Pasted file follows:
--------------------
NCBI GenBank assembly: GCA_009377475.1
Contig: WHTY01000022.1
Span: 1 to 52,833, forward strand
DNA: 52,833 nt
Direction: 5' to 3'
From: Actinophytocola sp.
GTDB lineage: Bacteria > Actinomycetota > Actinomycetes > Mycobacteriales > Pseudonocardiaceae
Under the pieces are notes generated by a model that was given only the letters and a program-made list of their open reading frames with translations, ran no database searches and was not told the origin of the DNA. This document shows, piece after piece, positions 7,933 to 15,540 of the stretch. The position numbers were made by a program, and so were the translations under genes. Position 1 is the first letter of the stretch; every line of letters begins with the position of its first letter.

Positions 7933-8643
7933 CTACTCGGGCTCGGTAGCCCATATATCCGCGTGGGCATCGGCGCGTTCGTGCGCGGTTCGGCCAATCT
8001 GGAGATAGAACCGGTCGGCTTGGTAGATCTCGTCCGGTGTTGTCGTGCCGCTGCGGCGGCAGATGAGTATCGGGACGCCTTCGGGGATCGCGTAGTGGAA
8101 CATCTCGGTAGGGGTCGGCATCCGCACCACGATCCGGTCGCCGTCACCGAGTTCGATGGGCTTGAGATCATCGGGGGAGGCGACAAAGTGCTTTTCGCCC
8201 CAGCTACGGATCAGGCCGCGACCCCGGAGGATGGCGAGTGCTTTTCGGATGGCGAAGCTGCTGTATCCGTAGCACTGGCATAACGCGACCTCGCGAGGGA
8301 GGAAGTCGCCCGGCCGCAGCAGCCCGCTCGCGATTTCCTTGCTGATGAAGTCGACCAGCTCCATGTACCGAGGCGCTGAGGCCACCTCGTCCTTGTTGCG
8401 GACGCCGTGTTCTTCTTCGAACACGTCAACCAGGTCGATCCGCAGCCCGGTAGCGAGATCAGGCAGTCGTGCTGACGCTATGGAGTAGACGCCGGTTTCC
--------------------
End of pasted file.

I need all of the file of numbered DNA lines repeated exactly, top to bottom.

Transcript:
NCBI GenBank assembly: GCA_009377475.1
Contig: WHTY01000022.1
Span: 1 to 52,833, forward strand
DNA: 52,833 nt
Direction: 5' to 3'
From: Actinophytocola sp.
GTDB lineage: Bacteria > Actinomycetota > Actinomycetes > Mycobacteriales > Pseudonocardiaceae
Under the pieces are notes generated by a model that was given only the letters and a program-made list of their open reading frames with translations, ran no database searches and was not told the origin of the DNA. This document shows, piece after piece, positions 7,933 to 15,540 of the stretch. The position numbers were made by a program, and so were the translations under genes. Position 1 is the first letter of the stretch; every line of letters begins with the position of its first letter.

Positions 7933-8643
7933 CTACTCGGGCTCGGTAGCCCATATATCCGCGTGGGCATCGGCGCGTTCGTGCGCGGTTCGGCCAATCT
8001 GGAGATAGAACCGGTCGGCTTGGTAGATCTCGTCCGGTGTTGTCGTGCCGCTGCGGCGGCAGATGAGTATCGGGACGCCTTCGGGGATCGCGTAGTGGAA
8101 CATCTCGGTAGGGGTCGGCATCCGCACCACGATCCGGTCGCCGTCACCGAGTTCGATGGGCTTGAGATCATCGGGGGAGGCGACAAAGTGCTTTTCGCCC
8201 CAGCTACGGATCAGGCCGCGACCCCGGAGGATGGCGAGTGCTTTTCGGATGGCGAAGCTGCTGTATCCGTAGCACTGGCATAACGCGACCTCGCGAGGGA
8301 GGAAGTCGCCCGGCCGCAGCAGCCCGCTCGCGATTTCCTTGCTGATGAAGTCGACCAGCTCCATGTACCGAGGCGCTGAGGCCACCTCGTCCTTGTTGCG
8401 GACGCCGTGTTCTTCTTCGAACACGTCAACCAGGTCGATCCGCAGCCCGGTAGCGAGATCAGGCAGTCGTGCTGACGCTATGGAGTAGACGCCGGTTTCC